Not only are there more end of the world films, they represent many more genres. Horror in the form of zombie movies stands perhaps as the single largest group. However even within that, you have thrillers such as 28 Days Later, or action films such as World War Z and a romantic comedy in the form of Shaun of the Dead. In fact a comic approach to the end of the world seems to be on the rise. It’s a Disaster imagines how a dysfunctional group of 20-somethings would respond to a terrorist attack. World’s End imagines the end of the world as part of a pub crawl. And then there are animated films such as WALL-E. All these films came out in the last couple of years.

Not only is the theme being tackled in different genres, it is being tackled by a variety of directors. Melancholia, in which a mysterious planet is on a collision course with Earth, is directed by the Danish experimental director Lars Von Trier. Steven Soderbergh, who is known for his artistic versatility, directed the film Contagion, about a disease which nearly wipes out the human race.

So why this interest in the end? First of all, as I said at the beginning, it is not so new. Humanity has pondered the collapse of civilization from the moment it had a concept of civilization. WALL-E and World War Z have been the most commercially successful and this may have a lot do with their leads – an undeniable heartthrob and a fairly well-respected actor. But these films are certainly more noticeable.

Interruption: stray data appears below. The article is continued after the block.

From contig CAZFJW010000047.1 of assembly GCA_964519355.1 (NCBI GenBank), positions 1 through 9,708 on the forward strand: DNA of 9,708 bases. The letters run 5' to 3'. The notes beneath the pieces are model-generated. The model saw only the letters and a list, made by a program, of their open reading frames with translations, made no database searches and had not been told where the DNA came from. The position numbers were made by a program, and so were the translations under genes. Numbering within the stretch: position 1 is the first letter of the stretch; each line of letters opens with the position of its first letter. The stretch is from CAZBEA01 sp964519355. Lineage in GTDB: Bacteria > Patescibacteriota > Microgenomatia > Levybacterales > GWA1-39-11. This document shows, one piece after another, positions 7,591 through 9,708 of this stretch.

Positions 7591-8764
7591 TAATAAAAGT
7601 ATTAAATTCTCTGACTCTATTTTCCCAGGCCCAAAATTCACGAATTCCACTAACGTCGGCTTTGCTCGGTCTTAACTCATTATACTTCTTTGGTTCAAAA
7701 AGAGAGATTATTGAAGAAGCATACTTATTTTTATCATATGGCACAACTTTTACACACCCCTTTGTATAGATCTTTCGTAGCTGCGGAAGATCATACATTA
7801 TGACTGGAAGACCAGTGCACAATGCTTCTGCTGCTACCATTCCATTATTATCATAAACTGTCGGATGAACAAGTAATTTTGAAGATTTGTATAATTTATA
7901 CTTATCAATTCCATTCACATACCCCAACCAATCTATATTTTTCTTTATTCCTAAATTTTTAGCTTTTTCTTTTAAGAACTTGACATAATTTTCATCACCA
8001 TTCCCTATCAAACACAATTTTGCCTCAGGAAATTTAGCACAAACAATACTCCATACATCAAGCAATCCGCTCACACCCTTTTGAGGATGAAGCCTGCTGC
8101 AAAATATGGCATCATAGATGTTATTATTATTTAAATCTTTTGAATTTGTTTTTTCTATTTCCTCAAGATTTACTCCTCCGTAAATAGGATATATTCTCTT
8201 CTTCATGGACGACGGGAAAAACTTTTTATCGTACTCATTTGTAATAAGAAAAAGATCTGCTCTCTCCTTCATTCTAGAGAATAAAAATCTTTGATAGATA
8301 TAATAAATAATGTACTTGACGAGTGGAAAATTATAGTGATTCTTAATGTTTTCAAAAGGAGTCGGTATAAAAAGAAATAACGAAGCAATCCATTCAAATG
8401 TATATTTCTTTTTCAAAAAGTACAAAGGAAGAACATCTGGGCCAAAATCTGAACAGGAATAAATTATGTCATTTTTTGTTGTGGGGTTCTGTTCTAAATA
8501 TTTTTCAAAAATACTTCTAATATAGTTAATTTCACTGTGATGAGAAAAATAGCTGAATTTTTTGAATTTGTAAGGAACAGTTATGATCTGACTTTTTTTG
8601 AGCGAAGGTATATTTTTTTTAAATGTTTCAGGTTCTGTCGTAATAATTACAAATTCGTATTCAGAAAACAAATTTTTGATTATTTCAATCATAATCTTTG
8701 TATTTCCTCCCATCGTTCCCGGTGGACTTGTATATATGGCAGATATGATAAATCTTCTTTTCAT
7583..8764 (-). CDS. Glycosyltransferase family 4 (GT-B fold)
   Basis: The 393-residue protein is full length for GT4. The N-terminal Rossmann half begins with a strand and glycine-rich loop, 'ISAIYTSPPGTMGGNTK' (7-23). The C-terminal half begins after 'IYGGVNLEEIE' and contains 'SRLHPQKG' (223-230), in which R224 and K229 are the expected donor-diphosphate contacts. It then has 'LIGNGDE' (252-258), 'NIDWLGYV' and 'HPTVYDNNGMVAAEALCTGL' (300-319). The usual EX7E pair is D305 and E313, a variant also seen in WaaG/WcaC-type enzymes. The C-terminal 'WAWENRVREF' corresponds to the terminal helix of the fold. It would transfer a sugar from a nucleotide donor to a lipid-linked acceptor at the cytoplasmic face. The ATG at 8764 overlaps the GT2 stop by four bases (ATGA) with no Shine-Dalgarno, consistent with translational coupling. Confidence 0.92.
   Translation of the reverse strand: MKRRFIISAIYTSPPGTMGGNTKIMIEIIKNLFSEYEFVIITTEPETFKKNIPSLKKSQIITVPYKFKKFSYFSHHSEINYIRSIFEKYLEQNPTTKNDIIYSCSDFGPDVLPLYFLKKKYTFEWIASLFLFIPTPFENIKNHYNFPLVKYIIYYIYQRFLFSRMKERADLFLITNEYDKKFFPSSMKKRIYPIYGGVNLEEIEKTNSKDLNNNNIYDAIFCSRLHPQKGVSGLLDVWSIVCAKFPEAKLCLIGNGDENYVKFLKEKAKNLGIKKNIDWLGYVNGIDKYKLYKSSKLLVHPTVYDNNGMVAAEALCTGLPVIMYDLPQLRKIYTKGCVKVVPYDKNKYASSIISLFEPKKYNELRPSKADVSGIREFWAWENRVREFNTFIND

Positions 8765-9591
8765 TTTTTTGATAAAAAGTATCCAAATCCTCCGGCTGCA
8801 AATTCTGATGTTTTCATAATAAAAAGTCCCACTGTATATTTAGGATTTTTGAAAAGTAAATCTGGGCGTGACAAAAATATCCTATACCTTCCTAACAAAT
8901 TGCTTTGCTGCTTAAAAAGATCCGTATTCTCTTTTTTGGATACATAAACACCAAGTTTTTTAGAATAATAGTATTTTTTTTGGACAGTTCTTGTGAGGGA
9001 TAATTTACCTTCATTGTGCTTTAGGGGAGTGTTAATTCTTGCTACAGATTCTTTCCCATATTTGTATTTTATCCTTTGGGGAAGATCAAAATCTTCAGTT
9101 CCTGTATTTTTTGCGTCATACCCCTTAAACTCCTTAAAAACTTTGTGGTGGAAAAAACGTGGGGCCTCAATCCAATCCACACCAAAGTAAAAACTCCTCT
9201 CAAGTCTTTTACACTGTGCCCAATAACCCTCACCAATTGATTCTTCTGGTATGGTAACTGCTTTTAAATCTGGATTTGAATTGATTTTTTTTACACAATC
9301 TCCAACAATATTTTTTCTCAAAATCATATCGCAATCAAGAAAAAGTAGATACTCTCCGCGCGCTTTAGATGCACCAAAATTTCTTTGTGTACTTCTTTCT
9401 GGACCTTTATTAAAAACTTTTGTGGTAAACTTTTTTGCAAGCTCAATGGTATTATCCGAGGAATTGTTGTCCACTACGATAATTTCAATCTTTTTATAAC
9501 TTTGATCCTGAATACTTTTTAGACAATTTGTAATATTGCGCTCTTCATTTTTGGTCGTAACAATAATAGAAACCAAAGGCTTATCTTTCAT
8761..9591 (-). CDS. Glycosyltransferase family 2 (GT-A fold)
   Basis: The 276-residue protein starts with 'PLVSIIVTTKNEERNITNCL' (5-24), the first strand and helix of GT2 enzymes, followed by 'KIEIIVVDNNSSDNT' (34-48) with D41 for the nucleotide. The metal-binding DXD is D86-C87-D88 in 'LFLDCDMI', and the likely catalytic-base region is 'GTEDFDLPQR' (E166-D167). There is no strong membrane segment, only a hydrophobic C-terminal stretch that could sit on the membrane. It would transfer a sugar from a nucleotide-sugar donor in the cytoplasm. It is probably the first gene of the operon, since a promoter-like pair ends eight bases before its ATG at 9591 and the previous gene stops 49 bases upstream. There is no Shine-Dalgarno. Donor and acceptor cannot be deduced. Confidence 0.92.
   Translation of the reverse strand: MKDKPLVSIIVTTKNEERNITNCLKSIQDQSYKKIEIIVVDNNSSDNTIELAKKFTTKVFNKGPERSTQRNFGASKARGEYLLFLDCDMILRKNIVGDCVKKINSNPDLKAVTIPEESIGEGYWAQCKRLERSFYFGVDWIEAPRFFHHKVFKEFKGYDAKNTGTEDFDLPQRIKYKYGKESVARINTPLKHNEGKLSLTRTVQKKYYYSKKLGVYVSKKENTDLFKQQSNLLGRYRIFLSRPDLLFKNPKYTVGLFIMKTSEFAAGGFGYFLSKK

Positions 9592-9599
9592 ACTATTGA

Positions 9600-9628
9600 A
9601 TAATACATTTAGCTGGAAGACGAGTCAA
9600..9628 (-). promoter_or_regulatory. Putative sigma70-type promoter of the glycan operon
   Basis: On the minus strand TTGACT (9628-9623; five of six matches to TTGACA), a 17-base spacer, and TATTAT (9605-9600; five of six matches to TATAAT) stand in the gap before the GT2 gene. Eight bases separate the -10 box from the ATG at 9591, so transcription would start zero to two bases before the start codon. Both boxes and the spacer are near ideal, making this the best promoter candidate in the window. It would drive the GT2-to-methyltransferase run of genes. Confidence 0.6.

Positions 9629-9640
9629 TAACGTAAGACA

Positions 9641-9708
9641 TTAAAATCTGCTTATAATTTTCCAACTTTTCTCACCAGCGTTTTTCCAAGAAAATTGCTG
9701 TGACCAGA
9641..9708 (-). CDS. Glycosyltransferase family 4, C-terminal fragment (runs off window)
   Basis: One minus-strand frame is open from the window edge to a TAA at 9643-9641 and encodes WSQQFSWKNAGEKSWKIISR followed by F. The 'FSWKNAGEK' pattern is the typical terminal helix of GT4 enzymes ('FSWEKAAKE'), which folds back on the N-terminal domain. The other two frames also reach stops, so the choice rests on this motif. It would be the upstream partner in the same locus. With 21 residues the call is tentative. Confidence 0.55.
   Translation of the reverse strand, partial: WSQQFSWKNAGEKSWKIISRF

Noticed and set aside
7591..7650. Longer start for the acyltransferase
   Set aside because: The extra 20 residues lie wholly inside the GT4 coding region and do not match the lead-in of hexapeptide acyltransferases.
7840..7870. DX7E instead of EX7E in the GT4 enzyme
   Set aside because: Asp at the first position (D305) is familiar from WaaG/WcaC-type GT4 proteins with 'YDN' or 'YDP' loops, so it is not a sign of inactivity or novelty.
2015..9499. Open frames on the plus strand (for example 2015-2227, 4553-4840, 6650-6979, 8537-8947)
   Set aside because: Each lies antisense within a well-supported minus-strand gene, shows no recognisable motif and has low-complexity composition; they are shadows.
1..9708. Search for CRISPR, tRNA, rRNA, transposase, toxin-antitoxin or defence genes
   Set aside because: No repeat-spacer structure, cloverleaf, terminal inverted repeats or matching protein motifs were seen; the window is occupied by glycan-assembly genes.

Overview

Gross can mean disgusting. As it is used here though it means major or significant.

Interestingly, when we look at the number of end of the world prophecies we see that the number of prophecies grew from 2000 to 2012. I can see why people would want to see 2000 as an end. It’s a nice round number, and though the numbers are arbitrary, we humans like to fit events into neat periods, especially when we invent these events. From this time there has been an end of the world prediction for each year which jumped to four for 2011 and six for 2012, including the so-called Mayan prophesy, which was really just a gross misunderstanding of the Mayan calendar. Could these films and prophesies tap into the same mood? And if so what is it?

Pop culture tends to follow economics. In times of prosperity films with positive messages are more successful. In these still uncertain economic times people see the end of the world, whether at the hands of zombies, aliens or a meteor as capturing their feeling of dread. But more importantly, cinema allows them to experience some sense of the end without really dealing with the consequences. The world is destroyed. The credits roll and the audience go and have a drink and see friends. It’s a cathartic experience which goes back to tragedy. We enjoy theatrical representation of destruction and we enjoy it all the more when that destruction feels oddly imminent.

A slasher film is a horror film when many people are killed in a gruesome way and there is a lot of blood. Think of Nightmare on Elm Street or Friday the 13th.

The end of the world will be around as a theme as long as there is a world in which people can make films and tell stories. How long its current popularity will last will depend on the world beyond the big screen. If we see a change, we’ll be looking back on this trend the same way we look at musicals from the 50s or slasher films from the 70s and 80s – as a sign of the times. If we remain in economic doldrums then the genre will have some more wind in it.

Ryan Scott – Sydney, Australia

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Ending Credits Quiz: Spicy